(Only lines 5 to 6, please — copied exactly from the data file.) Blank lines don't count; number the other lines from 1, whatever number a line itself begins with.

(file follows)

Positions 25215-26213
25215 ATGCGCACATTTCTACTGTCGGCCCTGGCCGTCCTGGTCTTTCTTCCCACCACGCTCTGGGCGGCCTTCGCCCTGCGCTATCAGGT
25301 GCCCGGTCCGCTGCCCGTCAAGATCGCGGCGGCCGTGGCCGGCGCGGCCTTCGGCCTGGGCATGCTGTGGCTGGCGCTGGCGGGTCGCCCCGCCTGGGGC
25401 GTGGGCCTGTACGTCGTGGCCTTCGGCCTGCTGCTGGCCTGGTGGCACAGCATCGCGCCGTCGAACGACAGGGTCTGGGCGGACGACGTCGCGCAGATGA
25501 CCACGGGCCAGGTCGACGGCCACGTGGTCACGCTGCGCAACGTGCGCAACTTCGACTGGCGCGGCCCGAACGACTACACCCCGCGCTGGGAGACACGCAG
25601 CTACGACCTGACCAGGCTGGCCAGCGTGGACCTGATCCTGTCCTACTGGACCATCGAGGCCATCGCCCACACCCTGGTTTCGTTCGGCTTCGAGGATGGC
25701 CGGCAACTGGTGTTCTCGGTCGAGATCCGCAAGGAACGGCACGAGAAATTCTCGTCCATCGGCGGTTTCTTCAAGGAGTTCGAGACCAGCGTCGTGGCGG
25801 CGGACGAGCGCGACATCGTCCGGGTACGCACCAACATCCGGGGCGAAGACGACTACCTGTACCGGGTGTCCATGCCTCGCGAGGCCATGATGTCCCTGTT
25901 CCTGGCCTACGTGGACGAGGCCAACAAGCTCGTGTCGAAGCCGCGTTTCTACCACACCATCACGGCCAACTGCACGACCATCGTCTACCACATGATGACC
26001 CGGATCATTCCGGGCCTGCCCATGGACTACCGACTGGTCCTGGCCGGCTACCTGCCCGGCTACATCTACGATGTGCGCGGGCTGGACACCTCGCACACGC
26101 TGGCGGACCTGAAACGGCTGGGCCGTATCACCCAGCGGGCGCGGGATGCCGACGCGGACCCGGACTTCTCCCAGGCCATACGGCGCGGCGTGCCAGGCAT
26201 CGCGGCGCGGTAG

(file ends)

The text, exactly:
25501 CCACGGGCCAGGTCGACGGCCACGTGGTCACGCTGCGCAACGTGCGCAACTTCGACTGGCGCGGCCCGAACGACTACACCCCGCGCTGGGAGACACGCAG
25601 CTACGACCTGACCAGGCTGGCCAGCGTGGACCTGATCCTGTCCTACTGGACCATCGAGGCCATCGCCCACACCCTGGTTTCGTTCGGCTTCGAGGATGGC